To improve creativity and well-being, unplug from technology. Recognize the value of downtime.
What internet activity take up the most of your time? Maybe you’re working on a project or working on a design while also sending emails, playing games, pinning. Reading, talking to people, browsing the web, watching videos, or writing reviews. We frequently have a phone to our ear and a tablet in our hands, even when we’re not sat in front of our desktop or laptop computers.
Consider your daily activities now that you aren’t using the Internet. I’m hoping you don’t just respond in a way that’s polite or socially acceptable. Many of us who rely on the Internet for our day jobs also use it for recreation. These may involve playing video games, interacting with others while lounging in our armchairs, and even monitoring our ex-partners. These are hardly the healthiest activities, as you would have guessed.
Our penchant for technology, text, and photos over in-person relationships may portend more serious problems in the road. We’ll briefly go through a few of the issues that our Internet addiction is producing for us in this piece. We’ll also discuss why it’s crucial to unplug from technology and re-engage with the real world.
I recently had to deal with a brief case of “computer fatigue.” Although the symptoms are real, they are not severe enough to demand a sick day. You may have had the same symptoms, such as a constant strain between your eyes and across the bridge of your nose. As well as headaches, light vertigo, a metallic taste in your mouth. And impaired vision. Although these symptoms aren’t severe enough to require a doctor’s appointment, they can significantly reduce productivity(Yourself).
I desired to go back to traditional paper-based employment after spending an average of 13 hours a day on the computer. At least until my health got better. After a trying week, I found the solution: a much-needed 12-hour sleep marathon.
The next morning, all of my symptoms were gone. One benefit of having a sympathetic boss, especially in the realm of freelancing, is their tolerance for such little losses. But given how many of us may be able to relate to this circumstance, I believe it’s imperative to promote improved self-care.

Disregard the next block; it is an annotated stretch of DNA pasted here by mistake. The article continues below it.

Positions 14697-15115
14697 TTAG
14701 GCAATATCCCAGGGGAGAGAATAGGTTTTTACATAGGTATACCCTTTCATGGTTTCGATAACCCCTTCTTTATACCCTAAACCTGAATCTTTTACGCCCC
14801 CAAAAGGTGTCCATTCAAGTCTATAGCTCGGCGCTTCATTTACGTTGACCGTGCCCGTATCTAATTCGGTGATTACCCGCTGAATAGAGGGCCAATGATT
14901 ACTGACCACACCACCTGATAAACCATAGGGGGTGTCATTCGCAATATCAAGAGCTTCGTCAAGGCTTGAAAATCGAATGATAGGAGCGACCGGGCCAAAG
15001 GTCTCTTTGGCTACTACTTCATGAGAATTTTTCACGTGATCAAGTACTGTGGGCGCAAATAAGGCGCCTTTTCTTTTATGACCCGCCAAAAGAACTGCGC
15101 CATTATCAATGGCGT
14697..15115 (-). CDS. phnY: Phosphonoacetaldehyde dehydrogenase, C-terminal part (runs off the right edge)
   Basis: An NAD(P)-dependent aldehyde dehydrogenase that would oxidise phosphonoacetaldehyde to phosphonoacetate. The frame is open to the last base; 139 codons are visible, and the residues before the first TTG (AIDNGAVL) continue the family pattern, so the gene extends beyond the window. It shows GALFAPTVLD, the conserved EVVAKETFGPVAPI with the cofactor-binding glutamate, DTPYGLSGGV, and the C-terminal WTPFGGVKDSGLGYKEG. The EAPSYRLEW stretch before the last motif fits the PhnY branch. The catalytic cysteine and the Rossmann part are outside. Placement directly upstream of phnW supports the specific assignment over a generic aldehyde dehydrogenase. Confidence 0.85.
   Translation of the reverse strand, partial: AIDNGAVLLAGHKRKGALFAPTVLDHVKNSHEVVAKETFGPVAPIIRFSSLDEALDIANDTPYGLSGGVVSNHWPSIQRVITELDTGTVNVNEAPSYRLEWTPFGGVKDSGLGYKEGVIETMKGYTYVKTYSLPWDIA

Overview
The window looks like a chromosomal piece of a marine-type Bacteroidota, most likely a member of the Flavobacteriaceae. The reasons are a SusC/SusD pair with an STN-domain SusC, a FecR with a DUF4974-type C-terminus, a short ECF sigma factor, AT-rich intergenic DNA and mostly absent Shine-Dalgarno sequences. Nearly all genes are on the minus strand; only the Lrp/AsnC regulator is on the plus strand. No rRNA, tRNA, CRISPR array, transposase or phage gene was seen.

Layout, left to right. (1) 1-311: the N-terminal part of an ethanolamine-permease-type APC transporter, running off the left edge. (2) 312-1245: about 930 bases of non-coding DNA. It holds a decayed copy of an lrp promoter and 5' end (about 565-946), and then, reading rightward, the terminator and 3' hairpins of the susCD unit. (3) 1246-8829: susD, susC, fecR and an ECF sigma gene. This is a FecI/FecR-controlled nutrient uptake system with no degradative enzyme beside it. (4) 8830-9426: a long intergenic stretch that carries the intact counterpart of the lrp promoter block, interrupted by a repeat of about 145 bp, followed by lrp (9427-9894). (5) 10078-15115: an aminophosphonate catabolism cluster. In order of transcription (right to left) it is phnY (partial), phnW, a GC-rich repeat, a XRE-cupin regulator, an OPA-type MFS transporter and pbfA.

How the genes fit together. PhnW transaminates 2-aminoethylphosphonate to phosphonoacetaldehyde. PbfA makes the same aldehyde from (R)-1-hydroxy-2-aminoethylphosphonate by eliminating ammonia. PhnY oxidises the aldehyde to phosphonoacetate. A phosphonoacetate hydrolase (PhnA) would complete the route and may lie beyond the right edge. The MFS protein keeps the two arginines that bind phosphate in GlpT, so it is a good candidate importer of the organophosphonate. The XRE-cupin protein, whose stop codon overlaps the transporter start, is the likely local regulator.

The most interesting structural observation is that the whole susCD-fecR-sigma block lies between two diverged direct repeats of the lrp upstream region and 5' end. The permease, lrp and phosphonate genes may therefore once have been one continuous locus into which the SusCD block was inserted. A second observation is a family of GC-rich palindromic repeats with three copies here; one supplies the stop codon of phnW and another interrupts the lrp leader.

Friends and family
The proverb warns against combining work and pleasure, however it’s not apparent how “family” fits into this scenario. Many of us notice that our time with loved ones is getting shorter in the typical 9 to 5 job atmosphere. When we become immersed in the digital world, this problem is made worse.
The time we spend with those around us is being negatively impacted by our growing reliance on the Internet, whether it’s for checking emails, reading blogs, surfing social media, or engaging in hobbies on our PCs, smartphones, or tablets.
How many of our Facebook friends actually join us for a quick drink, despite the fact that we claim to have hundreds or even thousands of them? And how much of that time is actually spent with them when we do? The majority of the time, when you sit down and place your order, you might both grab for your smartphones and look through messages, tweets, and daily updates before coming up with a topic to talk about.
Ironically, we frequently spend more time on our phones chatting with friends than we do with individuals who are physically there in front of us. In essence, we withdraw from reality more quickly the faster we connect to a local Wi-Fi network.
Without a question, human ingenuity is the most important resource we have. Without it, advancement would not be possible, and we would be trapped in a never-ending cycle of repetition. Edward de Bono.